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Google Glass App Can Identify Your Friends by Clothing

NewScientist reports that a developer from the University of South Carolina (Columbia) has created an app for Google Glass called Insight. Partially funded by Google, it was revealed last week during the HotMobile technology conference in Jekyll Island, Georgia, and promised to identify individuals based on the clothes they wear.

According to the report, developer Srihari Nelakuditi joined forces with Romit Roy Choudhury and colleagues at Duke University to develop a recognition system based on a "fashion fingerprint" of a person's outfit. This fingerprint includes jewelry, badges and glasses in addition to the person's favorite shoes or shirt.

To create the fingerprint, a smartphone app is used to acquire a series of photos of the user as they surf the Internet, read email and whatnot. The app then takes those images and saves the spatial distribution of colors, textures and patterns of the subject's clothes into a file called a "spatiogram". This data supposedly makes it easier to identify someone even at odd viewing angles or from long distances.

Of course, this fingerprint is likely a one-time deal, as a subject will change clothes and thus need a new fingerprint. That should please privacy advocates who are already steaming over the camera mounted in Google's Glass specs. However that doesn't mean the system couldn't be altered later to "thumbprint" accessories a person typically wears like combos of a certain watch, a pair of shoes and glasses.

Early tests of the app proved quite successful, as a team of 15 volunteers were able to correctly identify people 93-percent of the time, even when the subjects had their backs facing the Glass-based user. Matching data from the phone's motion sensor with the motion in the Glass field of view will supposedly boost accuracy, the report said.

NewScientist believes this tech could help individuals suffering with "face blindness", a neurological disorder that makes it impossible to recognize others. The app could tell the affected user the names of friends nearby… at least while they wear a certain set of clothes, that is.

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  • freggo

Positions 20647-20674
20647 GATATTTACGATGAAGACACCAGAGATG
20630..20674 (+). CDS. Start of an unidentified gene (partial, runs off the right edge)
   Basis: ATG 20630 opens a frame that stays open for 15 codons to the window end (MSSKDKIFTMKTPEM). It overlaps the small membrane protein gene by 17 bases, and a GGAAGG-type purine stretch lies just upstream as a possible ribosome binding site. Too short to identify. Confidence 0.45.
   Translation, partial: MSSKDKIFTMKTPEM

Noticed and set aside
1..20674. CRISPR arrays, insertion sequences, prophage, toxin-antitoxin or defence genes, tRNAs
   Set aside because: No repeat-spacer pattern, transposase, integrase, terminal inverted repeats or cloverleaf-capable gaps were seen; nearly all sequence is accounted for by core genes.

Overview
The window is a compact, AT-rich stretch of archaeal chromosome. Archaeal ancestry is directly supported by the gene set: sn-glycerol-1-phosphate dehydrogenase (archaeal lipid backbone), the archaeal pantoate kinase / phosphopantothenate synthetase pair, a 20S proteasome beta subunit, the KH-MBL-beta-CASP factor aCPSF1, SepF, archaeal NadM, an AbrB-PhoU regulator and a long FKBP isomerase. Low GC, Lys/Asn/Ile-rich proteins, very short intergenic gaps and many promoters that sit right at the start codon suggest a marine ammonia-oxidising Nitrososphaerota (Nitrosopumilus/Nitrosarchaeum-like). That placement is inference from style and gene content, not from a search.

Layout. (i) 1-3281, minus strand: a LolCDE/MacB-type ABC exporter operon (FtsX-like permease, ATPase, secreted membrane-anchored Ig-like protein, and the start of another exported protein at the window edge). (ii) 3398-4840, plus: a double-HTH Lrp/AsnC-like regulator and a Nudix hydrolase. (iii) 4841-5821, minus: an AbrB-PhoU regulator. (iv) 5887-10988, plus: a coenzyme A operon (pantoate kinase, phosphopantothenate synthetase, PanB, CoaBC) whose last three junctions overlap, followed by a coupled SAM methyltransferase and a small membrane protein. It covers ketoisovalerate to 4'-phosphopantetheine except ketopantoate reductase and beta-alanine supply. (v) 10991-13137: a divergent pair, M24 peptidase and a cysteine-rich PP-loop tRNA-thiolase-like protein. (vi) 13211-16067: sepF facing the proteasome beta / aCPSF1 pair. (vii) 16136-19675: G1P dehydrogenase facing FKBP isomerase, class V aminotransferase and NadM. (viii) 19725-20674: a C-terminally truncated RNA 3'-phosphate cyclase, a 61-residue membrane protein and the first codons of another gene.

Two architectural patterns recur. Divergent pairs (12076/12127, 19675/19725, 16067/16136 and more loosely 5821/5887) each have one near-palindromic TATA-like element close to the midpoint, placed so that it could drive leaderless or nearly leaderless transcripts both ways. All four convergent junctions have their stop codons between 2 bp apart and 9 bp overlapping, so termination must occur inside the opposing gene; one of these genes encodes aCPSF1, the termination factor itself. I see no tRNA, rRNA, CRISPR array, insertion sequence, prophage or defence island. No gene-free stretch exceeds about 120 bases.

Wondering WHY Google or anyone would come up with an app like this.
    I mean can anyone name a "legit" use for this ?

    Reply
  • Axelion
    Hmm...I can't wait for someone to create Google P0RN app, which enables the glass to see through clothing and any solid objects.
    Reply
  • derekullo
    Aren't you Richard Simmon's friend, Richard Simmons?
    Reply
  • Vestin
    freggoWondering WHY Google or anyone would come up with an app like this.I mean can anyone name a "legit" use for this ?Have you ever been in a situation where you couldn't quite recall what a given person's name was ?
    With this thing - that would hardly be an issue.
    Just because people should be able to do math in their mind and on paper doesn't make calculators useless... Just because people usually remember others, it doesn't mean they shouldn't be spared the awkwardness when they don't.
    Reply
  • Pyree
    But what if I am trying to find my friends in a nude beach?
    Reply
  • Shin-san
    Wow. Google is proving to be creepier by the day
    Reply
  • thecolorblue
    freggoWondering WHY Google or anyone would come up with an app like this.I mean can anyone name a "legit" use for this ?surveilance of the population... get with the program bro.
    Reply
  • Cons29
    so if you borrow a brothers clothe's watch or whatever, what happens then
    Reply
  • tokencode
    VestinHave you ever been in a situation where you couldn't quite recall what a given person's name was ?With this thing - that would hardly be an issue.Just because people should be able to do math in their mind and on paper doesn't make calculators useless... Just because people usually remember others, it doesn't mean they shouldn't be spared the awkwardness when they don't.

    If you don't know me well enough to remember my name, please just ask it.
    Reply
  • IAmVortigaunt
    If the main selling point of this is to avoid the mildly awkward, infrequent instances of not remembering people's names, I hardly see it worth the huge privacy trade-off.
    Reply